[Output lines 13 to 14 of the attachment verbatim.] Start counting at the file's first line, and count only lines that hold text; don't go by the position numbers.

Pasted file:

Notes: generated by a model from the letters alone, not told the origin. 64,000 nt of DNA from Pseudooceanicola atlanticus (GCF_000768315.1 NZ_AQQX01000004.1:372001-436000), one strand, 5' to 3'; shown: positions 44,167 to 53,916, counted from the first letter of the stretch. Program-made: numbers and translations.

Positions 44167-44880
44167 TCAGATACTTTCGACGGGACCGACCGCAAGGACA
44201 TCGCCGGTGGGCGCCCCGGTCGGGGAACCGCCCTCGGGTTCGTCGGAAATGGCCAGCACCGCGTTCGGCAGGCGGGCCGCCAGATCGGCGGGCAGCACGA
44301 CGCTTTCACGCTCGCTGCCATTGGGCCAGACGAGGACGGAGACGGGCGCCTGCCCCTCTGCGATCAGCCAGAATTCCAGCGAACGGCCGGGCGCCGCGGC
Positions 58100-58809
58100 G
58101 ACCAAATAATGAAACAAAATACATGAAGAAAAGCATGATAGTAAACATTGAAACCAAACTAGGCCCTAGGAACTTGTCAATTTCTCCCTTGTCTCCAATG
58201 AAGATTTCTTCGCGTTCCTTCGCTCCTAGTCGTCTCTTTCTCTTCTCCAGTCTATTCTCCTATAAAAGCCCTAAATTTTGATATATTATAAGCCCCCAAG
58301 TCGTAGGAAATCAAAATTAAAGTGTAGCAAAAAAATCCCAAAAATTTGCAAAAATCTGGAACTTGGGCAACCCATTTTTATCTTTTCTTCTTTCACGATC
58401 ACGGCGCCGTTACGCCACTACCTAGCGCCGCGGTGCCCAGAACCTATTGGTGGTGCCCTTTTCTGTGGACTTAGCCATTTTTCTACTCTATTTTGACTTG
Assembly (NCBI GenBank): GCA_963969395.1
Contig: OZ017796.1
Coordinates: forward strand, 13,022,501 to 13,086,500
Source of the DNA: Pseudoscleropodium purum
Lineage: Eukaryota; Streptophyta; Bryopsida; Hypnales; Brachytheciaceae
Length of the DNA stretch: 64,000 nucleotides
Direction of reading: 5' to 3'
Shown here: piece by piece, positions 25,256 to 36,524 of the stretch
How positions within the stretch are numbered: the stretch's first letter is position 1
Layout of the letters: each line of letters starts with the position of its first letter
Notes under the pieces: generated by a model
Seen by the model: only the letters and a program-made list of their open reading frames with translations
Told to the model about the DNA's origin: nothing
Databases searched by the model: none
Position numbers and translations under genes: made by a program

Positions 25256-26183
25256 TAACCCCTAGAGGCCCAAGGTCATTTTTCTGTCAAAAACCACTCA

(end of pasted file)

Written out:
Contig: OZ017796.1
Coordinates: forward strand, 13,022,501 to 13,086,500